A stark warning about the future of newspapers and the importance of blogs was delivered today by Rupert Murdoch at the National Press Club in Washington, Jeff Jarvis’ BuzzMachine reports. He includes the speech text with his own comments. Another very good Jarvis post concerns news aggregation. He writes:
“Why depend on the 300 (expensive, snarky, recalcitrant) reporters you pay for when you could have 3,000 aggregated reporters to get more news less expensively than ever before.”
On the subject of news aggregators, Rick Edmonds, in a review published on Poynteronline.com of two books about the news business, asks these questions:
“Is the blogosphere the leading edge of a mass exodus to reading news online and in non-traditional formats? Are news-aggregators poised to strip-mine expensive-to-produce content out of economically challenged papers?”
Newspaper were cutting staff well before blogs. And blogs that exist by cut and pasting content from other sources aren’t the future. Blogs will compete to survive and they’ll have to generate original content to do so.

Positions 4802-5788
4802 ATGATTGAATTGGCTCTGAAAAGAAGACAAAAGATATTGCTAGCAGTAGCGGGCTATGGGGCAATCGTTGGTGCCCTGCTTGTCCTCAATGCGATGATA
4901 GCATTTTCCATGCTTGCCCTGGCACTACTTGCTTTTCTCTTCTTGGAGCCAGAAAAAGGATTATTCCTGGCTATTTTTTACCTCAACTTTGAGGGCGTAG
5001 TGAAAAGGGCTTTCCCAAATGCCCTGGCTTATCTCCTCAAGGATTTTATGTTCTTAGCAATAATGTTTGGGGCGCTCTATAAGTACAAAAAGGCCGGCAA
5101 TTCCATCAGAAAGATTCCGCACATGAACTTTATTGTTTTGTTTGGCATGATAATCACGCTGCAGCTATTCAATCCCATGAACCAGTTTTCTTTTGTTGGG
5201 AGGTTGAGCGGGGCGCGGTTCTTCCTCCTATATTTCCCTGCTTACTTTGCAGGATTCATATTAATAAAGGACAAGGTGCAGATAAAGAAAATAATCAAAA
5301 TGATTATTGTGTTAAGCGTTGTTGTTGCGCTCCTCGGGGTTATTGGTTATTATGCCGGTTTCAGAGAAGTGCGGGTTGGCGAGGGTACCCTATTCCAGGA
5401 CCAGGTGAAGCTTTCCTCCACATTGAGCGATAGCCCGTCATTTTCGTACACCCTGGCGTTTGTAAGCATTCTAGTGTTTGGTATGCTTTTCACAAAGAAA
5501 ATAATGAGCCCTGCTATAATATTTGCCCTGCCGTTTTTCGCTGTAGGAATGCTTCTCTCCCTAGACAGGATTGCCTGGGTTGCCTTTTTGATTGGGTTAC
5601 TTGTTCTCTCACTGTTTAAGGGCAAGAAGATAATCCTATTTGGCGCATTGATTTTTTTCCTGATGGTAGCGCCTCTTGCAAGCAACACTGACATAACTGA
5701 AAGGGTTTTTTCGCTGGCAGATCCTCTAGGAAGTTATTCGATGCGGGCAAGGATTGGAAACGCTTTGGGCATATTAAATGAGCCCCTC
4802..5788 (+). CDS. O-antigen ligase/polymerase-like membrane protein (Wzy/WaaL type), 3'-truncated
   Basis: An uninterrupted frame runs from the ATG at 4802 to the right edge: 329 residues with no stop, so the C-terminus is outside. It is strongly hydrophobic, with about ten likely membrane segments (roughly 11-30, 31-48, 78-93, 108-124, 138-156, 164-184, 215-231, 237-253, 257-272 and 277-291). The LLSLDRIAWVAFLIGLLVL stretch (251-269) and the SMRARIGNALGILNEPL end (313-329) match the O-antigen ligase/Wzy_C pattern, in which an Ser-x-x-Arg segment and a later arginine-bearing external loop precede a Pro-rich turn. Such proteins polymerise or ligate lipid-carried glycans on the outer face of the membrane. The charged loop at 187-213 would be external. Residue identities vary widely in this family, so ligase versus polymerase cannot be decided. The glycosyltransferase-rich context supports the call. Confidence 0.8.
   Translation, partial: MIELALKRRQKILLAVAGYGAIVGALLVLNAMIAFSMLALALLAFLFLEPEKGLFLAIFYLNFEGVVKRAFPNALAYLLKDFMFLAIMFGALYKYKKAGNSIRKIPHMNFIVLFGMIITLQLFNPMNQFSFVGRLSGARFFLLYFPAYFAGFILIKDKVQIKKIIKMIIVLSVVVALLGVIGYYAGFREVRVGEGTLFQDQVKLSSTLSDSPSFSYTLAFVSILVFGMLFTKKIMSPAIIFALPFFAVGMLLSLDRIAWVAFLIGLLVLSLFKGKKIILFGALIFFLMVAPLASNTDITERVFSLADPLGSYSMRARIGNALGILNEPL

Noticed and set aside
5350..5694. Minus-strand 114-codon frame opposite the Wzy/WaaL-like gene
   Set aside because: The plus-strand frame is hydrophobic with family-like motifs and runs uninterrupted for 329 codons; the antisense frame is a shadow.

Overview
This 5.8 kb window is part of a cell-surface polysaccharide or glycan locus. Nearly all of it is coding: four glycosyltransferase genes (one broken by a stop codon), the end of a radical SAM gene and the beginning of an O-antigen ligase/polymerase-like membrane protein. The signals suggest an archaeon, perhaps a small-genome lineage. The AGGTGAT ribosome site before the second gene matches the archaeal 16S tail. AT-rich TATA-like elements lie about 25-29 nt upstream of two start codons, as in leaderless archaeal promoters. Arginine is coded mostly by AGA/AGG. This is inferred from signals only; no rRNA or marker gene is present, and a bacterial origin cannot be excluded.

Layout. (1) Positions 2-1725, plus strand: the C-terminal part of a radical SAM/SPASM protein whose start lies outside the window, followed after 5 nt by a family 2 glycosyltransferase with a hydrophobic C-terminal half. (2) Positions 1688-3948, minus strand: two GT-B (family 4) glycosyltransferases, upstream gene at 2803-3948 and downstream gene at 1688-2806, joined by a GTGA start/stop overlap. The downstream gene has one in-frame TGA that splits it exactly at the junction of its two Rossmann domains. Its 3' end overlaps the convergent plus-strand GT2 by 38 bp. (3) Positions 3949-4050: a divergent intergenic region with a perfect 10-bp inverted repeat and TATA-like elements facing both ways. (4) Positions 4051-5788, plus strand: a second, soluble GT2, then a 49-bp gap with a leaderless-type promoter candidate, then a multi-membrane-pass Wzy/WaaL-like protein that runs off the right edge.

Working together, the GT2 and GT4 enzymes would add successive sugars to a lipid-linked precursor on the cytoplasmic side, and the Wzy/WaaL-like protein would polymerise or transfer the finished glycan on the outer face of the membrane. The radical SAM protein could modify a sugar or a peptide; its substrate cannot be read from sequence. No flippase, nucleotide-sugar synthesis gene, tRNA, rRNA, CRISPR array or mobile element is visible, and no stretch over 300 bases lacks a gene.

Blogs aren’t a threat. They’re the first true sign that news organizations – on a wide scale – can exist without newsprint.
Newspapers need to dump their printed product and invest the savings in newsgathering. We need to get past the bathroom reading habit argument. New trend in publishing: Hiring instead of firing reporters?
It may be cheaper for a newspaper to deliver free computers to subscribers then hard copies to subscribers.
Other items of note from the despair editor:
The Boston Herald is cutting 35 positions, Editor & Publisher reports. E&P also has an AP story about how the top editor of The Free Press in Mankato, Minn., resigned rather than cut newsroom jobs. The Free Press has 30 staff members; management apparently believes industry standards call for one employee for every 1,000 subscribers. Its daily circulation is 22,500, AP reports. We predict a decline.
The Seattle Times has a goodbye party to 27 newsroom staffers who took voluntary severance. Times editor writes of the “pain.” Hold that thought.
Meanwhile, across the Atlantic, reporters and editors at the Daily Telegraph and Sunday Telegraph vote to strike to “protest at the loss of nearly one in six jobs at the newspapers,” PersonnelToday.com reports.
In grim summary:
The American Society of Newspaper Editors reported this week that: “Since the economic downturn of 2001, newsrooms have lost a net of more than 2,200 journalists ….”
Meanwhile, are the number of PR flacks increasing while jorno jobs die? Any stats?
And that’s the news from your Despair Editor.